Ann-Margret was discovered by George Burns and soon afterward got both a record deal at RCA and a film contract at 20th Century Fox. In 1961, her single “I Just Don’t Understand” charted in the Top 20 of the Billboard Hot 100 Charts. Her acting debut followed the same year as Bette Davis’ daughter in Frank Capra’s Pocketful of Miracles (1961). She appeared in the musical State Fair (1962) a year later before her breakthrough in 1963. With Bye Bye Birdie (1963) and Viva Las Vegas (1964) opposite Elvis Presley, she became a Top 10 Box Office star, teen idol and even Golden Globe nominated actress. She was marketed as Hollywood’s hottest young star and in the years to come got awarded the infamous nickname “sex kitten.”
Her following pictures were sometimes ripped apart by critics. She couldn’t escape being typecast because of her great looks. By the late 1960s, her career stalled, and she turned to Italy for new projects. She returned and, by 1970, she was back in the public image with Hollywood films, Las Vegas sing-and-dance shows and her own television specials. She finally overcame her image with her Oscar-nominated turn in Mike Nichols’ Carnal Knowledge (1971) and succeeded in changing her image from sex kitten to respected actress.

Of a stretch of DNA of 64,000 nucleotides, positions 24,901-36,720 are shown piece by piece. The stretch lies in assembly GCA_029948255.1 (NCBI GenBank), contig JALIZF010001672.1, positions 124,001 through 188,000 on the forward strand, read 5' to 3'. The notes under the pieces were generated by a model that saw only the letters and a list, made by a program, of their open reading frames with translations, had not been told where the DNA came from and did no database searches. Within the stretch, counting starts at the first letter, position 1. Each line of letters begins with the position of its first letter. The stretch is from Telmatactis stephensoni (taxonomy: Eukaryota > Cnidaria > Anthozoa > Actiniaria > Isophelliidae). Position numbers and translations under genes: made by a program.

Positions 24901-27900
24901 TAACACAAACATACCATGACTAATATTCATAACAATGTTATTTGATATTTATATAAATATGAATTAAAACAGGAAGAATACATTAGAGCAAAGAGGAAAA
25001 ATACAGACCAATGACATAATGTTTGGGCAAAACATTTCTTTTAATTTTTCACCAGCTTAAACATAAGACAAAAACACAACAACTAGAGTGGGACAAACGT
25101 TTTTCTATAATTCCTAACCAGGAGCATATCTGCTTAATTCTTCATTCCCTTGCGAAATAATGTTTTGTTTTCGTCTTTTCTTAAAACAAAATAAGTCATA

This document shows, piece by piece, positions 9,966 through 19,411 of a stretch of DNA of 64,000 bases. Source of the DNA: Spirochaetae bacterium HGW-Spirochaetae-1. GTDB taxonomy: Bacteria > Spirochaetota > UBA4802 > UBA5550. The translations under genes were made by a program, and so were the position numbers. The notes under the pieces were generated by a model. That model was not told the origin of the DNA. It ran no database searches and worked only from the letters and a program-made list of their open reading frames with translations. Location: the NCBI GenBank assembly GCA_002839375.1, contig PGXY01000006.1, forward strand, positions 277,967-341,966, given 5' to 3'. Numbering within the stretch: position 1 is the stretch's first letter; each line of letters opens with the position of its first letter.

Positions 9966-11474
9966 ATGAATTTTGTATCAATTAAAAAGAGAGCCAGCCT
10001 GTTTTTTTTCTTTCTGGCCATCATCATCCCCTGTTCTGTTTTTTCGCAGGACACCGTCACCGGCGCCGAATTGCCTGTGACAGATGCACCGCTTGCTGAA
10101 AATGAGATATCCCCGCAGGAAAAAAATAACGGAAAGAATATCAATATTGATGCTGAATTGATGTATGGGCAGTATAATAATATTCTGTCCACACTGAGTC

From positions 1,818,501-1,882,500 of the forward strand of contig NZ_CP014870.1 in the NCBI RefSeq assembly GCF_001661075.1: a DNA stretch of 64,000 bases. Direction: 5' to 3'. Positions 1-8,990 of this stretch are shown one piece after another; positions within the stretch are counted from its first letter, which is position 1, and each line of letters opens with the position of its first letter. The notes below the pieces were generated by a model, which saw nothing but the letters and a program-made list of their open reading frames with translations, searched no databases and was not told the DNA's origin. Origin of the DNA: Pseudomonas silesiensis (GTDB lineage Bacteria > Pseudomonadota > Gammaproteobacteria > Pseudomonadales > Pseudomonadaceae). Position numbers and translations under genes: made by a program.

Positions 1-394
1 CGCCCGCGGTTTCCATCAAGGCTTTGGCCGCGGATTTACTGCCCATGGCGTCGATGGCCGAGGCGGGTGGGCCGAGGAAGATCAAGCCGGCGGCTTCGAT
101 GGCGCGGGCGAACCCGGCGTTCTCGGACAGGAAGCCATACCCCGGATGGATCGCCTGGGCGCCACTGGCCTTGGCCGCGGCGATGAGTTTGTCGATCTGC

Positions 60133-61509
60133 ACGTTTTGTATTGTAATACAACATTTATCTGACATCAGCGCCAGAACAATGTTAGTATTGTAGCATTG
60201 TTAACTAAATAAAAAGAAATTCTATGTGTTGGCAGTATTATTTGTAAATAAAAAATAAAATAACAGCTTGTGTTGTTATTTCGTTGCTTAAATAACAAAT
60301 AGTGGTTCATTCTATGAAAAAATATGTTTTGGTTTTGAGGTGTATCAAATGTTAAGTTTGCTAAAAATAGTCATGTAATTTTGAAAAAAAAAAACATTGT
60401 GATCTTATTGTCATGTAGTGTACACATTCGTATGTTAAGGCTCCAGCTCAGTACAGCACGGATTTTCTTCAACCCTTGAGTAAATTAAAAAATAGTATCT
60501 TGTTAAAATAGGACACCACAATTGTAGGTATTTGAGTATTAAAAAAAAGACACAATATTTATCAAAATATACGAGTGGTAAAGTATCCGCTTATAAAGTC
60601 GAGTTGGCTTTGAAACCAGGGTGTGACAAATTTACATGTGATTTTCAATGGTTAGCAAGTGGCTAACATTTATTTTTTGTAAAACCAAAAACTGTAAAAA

A near-fatal accident at a Lake Tahoe show in 1972 only momentarily stopped her career. She was again Oscar-nominated in 1975 for Tommy (1975), the rock opera film of the British rock band The Who. Her career continued with successful films throughout the late 1970s and into the 1980s. She starred next to Anthony Hopkins in Magic (1978) and appeared in pictures co-starring Walter Matthau, Gene Hackman, Glenda Jackson and Roy Scheider. She even appeared in a television remake of Tennessee Williams’s masterpiece play “A Streetcar Named Desire” in 1983. Another late career highlight for her was Grumpy Old Men (1993) as the object of desire for Jack Lemmon and Walter Matthau. She continues to act in movies today.